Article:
Obtaining your – Statutory Credit Report

Your right to your Statutory Credit Report

If your mortgage broker believes there could be information on your credit file affecting your ability to secure a mortgage, they will ask you to obtain a copy of your credit report.

What does this mean?

Your broker is requesting an up to data copy of your full credit report and this is available via companies such as Experian, Equifax, and Call Credit. Ideally, you should obtain reports from all three sources as the data on them sometimes differs.

You have the statutory right to access your personal credit information, and a credit agency is permitted under the Data Protection Act 1998 to charge you £2 for providing your statutory credit report.

Equifax

Obtain your credit report from Equifax here.

Experian

Obtain your Experian credit report here.

Call Credit (Noddle)

Obtain your statutory credit report from Call Credit here.

Do not email your credit report to anyone!

Normal emails can be easily intercepted and your credit file contains all the information needed for identity theft.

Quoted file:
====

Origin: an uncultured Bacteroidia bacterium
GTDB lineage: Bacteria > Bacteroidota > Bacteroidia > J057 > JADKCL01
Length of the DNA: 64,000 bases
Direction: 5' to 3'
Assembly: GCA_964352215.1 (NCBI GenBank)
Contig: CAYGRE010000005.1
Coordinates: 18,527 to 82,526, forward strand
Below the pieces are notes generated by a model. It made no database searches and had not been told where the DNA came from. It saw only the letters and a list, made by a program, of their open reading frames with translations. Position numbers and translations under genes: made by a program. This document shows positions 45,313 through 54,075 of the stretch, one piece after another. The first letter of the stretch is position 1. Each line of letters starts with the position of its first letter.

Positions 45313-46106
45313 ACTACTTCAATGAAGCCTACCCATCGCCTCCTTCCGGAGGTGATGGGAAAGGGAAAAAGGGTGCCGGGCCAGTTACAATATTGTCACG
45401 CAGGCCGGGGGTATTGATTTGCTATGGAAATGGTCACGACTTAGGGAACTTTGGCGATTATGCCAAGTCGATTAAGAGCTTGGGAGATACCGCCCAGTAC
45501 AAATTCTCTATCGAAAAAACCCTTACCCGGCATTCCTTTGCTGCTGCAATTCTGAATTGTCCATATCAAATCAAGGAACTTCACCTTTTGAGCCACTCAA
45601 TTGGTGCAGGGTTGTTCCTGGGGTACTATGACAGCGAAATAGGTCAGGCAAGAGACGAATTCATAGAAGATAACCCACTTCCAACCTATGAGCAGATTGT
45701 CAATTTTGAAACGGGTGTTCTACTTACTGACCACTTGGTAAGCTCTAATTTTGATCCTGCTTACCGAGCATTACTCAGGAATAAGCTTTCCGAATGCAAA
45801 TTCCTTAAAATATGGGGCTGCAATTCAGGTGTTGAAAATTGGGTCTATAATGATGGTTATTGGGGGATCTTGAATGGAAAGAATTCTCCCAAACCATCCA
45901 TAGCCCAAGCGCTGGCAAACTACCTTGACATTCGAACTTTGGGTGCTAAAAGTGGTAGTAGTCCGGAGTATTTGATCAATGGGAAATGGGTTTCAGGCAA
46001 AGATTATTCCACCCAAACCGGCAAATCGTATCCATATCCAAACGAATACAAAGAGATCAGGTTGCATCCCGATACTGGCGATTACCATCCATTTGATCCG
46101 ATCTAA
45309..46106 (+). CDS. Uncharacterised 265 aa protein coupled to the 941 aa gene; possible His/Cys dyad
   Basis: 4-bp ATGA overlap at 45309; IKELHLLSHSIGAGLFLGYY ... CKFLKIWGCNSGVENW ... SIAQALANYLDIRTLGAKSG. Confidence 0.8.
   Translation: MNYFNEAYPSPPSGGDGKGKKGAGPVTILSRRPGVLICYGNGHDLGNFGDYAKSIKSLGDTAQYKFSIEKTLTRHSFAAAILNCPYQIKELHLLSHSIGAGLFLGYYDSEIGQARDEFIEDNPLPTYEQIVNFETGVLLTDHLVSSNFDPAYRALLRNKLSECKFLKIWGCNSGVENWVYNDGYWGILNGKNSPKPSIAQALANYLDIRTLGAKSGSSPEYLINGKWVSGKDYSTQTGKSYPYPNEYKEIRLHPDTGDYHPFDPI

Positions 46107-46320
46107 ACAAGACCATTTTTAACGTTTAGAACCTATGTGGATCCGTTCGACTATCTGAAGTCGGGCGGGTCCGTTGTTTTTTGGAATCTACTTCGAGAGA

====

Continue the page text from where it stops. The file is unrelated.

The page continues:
We have a secure upload facility so that you can upload your credit report to us safely and securely.

What to look for on the credit agency website

You can find your credit report online but you should know what you are looking for. Credit agencies offer a service that allows you to access and monitor your credit file 24/7 online. They will normally charge a monthly fee for this service but frequently offer the service free for an initial period. Since these are commercial operations you will see that their websites are plastered with ‘free access’ offers and opportunities to ‘improve your credit score’ and receive ‘identity theft alerts’.You will decide if these added services are of any value to you. Your mortgage broker only requires a copy of your statutory credit report.

What about credit score?

The credit reference agencies love the concept of the credit score and would have you believe that a person with a score of ‘999’ is a ‘shoo-in’ to obtain credit. Having a ‘credit score’ on your credit file is simply a marketing exercise for the credit reference agencies. Lenders are interested in the data inside the credit file, not an arbitrary figures stamped on the front page.Since ‘improving your credit score’ is the tag line that the credit agencies use to sell their product you will always see a ‘credit score’ but you can ignore it for practical purposes.

How can I read and understand my credit file?

Elsewhere on this website we have extensive notes on how to check your credit report.

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